Modeling Lithium-Ion Battery Cooling

Fanny Littmarck January 21, 2013
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Get a brief introduction to creating a lithium-ion battery model using the COMSOL Multiphysics® software in three sequential studies. At the end of the blog post, there is a link to download the tutorial model.

Liquid-Cooled Lithium-Ion Battery Model

The lithium-ion battery model in question simulates the temperature profile in several battery cells and aluminum cooling fins in a liquid-cooled Li-ion battery pack.

An annotated screenshot of the Li-ion battery pack geometry.
Geometry of the lithium-ion battery, consisting of three unit cells, one inlet connector channel, and one outlet connector channel in the cooling fins.

The model is based on two assumptions:

  1. The battery material and cooling fluid material properties can be calculated using an average temperature for the battery pack
  2. The fluctuations in heat generation during the load cycle are notably slower than the heat transport within the battery pack

What does this mean for the model? Well, the first assumption works if the temperature variations in the battery pack are small. The second assumption just means that the thermal equilibrium is quasistatic for the given battery heat source and at a given operational point during the load cycle. (Quasistationary processes simplify theoretical thermal studies.)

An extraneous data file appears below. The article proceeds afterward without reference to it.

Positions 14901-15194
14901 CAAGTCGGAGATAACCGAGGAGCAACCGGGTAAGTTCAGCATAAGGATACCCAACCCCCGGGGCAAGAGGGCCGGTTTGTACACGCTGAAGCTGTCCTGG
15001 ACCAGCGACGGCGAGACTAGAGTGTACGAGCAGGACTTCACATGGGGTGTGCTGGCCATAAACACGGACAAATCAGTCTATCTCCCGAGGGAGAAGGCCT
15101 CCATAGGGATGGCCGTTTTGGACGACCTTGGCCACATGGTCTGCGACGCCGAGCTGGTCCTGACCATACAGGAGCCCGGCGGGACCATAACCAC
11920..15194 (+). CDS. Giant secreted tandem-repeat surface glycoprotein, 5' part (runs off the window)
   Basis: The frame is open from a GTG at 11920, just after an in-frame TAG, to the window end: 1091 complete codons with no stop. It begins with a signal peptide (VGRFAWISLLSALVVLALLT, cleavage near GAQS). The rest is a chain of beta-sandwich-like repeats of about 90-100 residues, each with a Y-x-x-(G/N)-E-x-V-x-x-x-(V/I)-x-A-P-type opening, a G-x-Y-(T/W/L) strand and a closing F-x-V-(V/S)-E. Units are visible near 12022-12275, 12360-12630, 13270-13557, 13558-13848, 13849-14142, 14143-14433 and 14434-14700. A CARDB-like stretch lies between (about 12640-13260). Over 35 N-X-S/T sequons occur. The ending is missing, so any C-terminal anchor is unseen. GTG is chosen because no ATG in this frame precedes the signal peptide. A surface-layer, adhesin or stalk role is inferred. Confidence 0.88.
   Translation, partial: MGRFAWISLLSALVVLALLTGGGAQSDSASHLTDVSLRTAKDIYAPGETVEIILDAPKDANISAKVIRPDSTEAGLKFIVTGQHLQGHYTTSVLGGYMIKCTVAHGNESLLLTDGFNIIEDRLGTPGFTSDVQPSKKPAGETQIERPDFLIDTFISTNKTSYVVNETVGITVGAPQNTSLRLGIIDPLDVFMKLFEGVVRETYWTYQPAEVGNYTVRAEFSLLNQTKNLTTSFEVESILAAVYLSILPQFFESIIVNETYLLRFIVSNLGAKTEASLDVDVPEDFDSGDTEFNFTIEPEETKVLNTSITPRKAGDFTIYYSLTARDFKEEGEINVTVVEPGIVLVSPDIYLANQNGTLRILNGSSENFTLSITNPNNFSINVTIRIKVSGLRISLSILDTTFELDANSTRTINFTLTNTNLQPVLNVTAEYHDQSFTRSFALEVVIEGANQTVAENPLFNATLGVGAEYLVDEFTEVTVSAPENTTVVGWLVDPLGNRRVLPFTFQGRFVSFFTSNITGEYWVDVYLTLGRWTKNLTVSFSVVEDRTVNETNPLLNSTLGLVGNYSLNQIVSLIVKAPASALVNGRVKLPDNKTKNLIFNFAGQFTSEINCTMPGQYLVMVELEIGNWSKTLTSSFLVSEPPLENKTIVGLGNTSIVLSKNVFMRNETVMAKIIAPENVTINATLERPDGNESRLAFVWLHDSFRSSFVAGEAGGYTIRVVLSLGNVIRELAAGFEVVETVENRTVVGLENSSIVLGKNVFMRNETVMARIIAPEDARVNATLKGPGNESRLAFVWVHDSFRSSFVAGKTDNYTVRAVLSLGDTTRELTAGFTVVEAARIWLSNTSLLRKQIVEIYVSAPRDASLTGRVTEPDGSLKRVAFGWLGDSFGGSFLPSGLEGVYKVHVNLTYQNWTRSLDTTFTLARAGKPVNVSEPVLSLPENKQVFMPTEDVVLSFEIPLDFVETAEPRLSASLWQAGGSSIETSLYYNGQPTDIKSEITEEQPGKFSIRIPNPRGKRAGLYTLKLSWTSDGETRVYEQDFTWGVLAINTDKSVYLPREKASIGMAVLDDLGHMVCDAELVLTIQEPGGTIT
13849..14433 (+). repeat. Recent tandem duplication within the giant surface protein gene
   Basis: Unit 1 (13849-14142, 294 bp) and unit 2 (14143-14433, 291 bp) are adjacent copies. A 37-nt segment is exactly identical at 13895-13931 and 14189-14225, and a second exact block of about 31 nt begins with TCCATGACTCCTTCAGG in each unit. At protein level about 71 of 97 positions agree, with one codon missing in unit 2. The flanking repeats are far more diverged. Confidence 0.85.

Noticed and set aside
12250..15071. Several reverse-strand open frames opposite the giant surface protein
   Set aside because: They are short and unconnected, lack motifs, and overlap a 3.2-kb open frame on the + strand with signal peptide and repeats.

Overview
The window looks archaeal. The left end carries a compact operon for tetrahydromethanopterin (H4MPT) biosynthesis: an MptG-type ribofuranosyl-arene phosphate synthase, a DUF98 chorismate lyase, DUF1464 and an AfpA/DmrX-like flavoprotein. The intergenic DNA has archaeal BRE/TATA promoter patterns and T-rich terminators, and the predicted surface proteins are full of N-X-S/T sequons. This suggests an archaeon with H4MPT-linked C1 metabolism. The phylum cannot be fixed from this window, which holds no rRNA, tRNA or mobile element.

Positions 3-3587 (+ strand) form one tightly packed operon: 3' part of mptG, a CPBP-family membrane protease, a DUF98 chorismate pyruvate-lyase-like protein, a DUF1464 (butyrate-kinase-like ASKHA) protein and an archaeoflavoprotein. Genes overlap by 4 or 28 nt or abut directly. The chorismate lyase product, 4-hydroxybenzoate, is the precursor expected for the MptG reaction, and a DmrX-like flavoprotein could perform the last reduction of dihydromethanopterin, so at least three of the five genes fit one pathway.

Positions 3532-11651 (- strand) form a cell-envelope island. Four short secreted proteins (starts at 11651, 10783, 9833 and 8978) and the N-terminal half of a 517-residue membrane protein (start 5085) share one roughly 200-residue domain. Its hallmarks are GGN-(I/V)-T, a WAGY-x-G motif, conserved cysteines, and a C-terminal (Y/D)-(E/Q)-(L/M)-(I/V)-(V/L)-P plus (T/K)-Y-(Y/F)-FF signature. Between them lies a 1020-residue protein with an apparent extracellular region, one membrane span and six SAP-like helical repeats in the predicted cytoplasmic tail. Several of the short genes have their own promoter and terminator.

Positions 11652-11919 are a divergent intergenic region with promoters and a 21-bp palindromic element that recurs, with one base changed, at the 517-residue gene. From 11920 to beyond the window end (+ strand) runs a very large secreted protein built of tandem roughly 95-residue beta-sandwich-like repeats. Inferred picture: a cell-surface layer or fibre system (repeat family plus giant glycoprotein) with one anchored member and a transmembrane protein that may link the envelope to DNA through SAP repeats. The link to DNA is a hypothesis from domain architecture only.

A surface plot showing the velocity magnitude in the lithium-ion battery pack cooling fins.
Supporting the second assumption: The velocity magnitude in the first cooling fin infers that the residence time for the fluid time in the plates is in a range of mere seconds.

The model is solved sequentially using COMSOL Multiphysics and the add-on Batteries & Fuel Cells Module and Heat Transfer Module, with one study per physics interface (three in total). First, the fluid flow of the liquid-cooled battery pack is modeled. The fluid is modeled using the same material properties as water, calculated using the input temperature. This is consistent with the first assumption, stated above.

Next, a time-dependent study is conducted, solving solely for the 1D battery model. Here, the battery model is assumed to be of the same temperature as the cooling fluid’s inlet temperature. Finally, a stationary study is carried out, solving the quasistationary temperature of the battery pack. This step combines the first two steps (using the flow velocity from the first step and the average heat source taken from the last time step of the time-dependent simulation from the second study).

A COMSOL model of a lithium-ion battery pack.

Temperature in the lithium-ion batteries. The temperature variation is greater within a single cell (xz-plane) than through the depth of the pack (the y-axis).

A COMSOL model of the cooling fluid in a lithium-ion battery pack.

Temperature of the cooling fluid.

To learn how to build this model yourself, you can download the tutorial model from the Application Gallery (via the button below) or access it from the Application Library in the software.

Editor’s note: This blog post was updated on 07/24/2017.


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